• Adherence to resuscitation guidelines during prehospital care of cardiac arrest patients

    by Marc Colbeck. Last modified: 14/01/15

     

     
    Kirves H1, Skrifvars MB, Vähäkuopus M, Ekström K, Martikainen M, Castren M. Adherence to resuscitation guidelines during prehospital care of cardiac arrest patients. Eur J Emerg Med. 2007 Apr;14(2):75-81. PMID: 17496680.

    In this 2007 study the authors reviewed 157 cardiac arrests that occurred in the out of hospital setting over one year in Finland.  They retrospectively analysed two things: (1) if the care was compliant with the published standards post-ROSC and (2)  the outcomes of the patients (based on survival past 1 year post arrest).  They did not analyse if the care during the arrest was appropriate or not, only care after ROSC.

    They found that the post ROSC care wasn’t very good – clinicians managed to meet the standard of care only about 40% of the time – even though, the authors note their criteria for meeting the standard of care was fairly liberal. Interestingly, there was a physician on scene >83% of the time (depending on location). Some errors were pretty glaring, ROSC time was missing from the charts in 15% of the cases, only 58% of patients with ETI had EtCO2 monitoring, and about 1/3 of their ROSC patients did not get a 12 lead ECG, for example.

    They conclude that:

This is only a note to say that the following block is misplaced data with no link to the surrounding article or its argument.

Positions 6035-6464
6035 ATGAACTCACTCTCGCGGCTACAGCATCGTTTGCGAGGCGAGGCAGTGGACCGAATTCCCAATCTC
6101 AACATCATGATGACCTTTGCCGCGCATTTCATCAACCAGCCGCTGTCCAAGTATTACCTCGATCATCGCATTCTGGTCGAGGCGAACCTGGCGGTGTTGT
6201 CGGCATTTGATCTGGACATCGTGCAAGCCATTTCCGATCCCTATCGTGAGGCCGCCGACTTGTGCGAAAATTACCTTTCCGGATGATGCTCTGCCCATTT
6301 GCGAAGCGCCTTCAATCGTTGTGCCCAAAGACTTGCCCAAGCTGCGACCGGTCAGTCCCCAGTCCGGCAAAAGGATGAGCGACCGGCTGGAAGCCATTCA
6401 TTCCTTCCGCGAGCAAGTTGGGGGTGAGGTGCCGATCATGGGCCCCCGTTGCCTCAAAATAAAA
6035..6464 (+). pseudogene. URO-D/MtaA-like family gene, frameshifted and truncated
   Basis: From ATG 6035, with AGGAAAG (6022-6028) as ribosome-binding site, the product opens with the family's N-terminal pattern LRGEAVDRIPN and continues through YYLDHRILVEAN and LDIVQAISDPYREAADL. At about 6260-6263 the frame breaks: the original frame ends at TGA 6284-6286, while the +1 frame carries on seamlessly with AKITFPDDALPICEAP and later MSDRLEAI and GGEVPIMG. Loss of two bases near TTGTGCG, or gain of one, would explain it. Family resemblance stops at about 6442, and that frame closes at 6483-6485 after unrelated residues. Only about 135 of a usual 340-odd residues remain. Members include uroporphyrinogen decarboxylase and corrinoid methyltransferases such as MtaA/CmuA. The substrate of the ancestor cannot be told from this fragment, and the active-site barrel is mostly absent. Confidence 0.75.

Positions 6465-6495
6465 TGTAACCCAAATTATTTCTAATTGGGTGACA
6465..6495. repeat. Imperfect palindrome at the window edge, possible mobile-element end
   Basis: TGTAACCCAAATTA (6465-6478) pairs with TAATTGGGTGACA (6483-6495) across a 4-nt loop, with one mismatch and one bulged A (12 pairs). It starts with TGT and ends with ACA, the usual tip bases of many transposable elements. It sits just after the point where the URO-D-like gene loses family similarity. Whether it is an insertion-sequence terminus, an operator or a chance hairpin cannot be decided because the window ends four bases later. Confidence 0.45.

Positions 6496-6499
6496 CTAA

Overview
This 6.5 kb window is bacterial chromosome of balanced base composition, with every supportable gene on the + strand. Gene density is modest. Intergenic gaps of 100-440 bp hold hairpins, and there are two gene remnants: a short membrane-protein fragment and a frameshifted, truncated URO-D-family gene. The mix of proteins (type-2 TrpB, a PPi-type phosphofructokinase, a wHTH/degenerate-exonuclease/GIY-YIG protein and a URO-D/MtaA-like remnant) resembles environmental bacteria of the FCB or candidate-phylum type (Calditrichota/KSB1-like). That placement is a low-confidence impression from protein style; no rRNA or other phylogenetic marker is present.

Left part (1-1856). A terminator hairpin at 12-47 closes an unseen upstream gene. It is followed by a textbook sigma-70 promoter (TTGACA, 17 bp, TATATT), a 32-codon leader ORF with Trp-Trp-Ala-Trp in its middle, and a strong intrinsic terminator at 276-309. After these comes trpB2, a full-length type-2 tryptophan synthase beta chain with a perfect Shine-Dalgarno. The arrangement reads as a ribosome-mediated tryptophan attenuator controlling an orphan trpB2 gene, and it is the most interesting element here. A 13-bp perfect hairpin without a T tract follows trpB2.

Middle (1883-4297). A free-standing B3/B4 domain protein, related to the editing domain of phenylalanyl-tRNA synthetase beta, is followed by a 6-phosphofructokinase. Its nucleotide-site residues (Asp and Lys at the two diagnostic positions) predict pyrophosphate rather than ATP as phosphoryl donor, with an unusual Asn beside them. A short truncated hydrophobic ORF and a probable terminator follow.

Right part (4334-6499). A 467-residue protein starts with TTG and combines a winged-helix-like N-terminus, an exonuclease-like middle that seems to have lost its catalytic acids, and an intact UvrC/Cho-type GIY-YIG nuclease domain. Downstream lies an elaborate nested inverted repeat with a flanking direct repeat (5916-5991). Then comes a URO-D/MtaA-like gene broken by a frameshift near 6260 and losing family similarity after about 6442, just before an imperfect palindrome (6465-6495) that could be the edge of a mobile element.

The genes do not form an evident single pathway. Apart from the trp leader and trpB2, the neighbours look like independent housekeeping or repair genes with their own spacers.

…prehospital care unsatisfactorily compatible with the guidelines was independently associated with the risk of death during the period of postresuscitation hospital care.

    It’s important to clarify that this is a correlative relationship. The study was not strong enough to determine the presence or absence of a causative relationship.  Also, only post-ROSC in OHCA was evaluated, not care during the arrest.  However, one of the questions I’m curious about is “When clinicians (particularly paramedics) follow well-constructed, evidence-based CPGs, does it improve patient outcome?” and this study suggests that it probably does improve outcomes, although weakly.  So that’s helpful.

    The other take home message here, not directly related to my thesis, is that their prehospital clinicians (which included doctors in the overwhelming majority of cases) only followed the standards 40% of the time! The authors found that care was even worse in patients in asystole and PEA (vs VT/VF), unwitnessed arrest, females, and patients with neurological comorbidity prior to arrest.  It might be good for EMS clinical managers to take a closer look at the post-ROSC care of these patients particularly in their systems to ensure that they are up to the standards.

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    Marc Colbeck

    Marc Colbeck

    Senior Lecturer at Australian Catholic University
    Marc is a Canadian Critical Care Paramedic with 14 years of clinical experience who has been working as a professional educator since the early 2000's. He has taught at the College and University level in the Middle East and Australia, and worked as the General Manager of Clinical Governance for an Australian State Ambulance Service. He is currently a Senior Lecturer at Australian Catholic University in Queensland, Australia. His undergraduate degree is in PreHospital Care and his MA is in Counseling Psychology. He is currently working on a PhD in Translational Health Sciences with the Joanna Briggs Institute at the University of Adelaide, with a special interest in the development and maintenance of paramedic CPGs. His website is www.marccolbeck.info.

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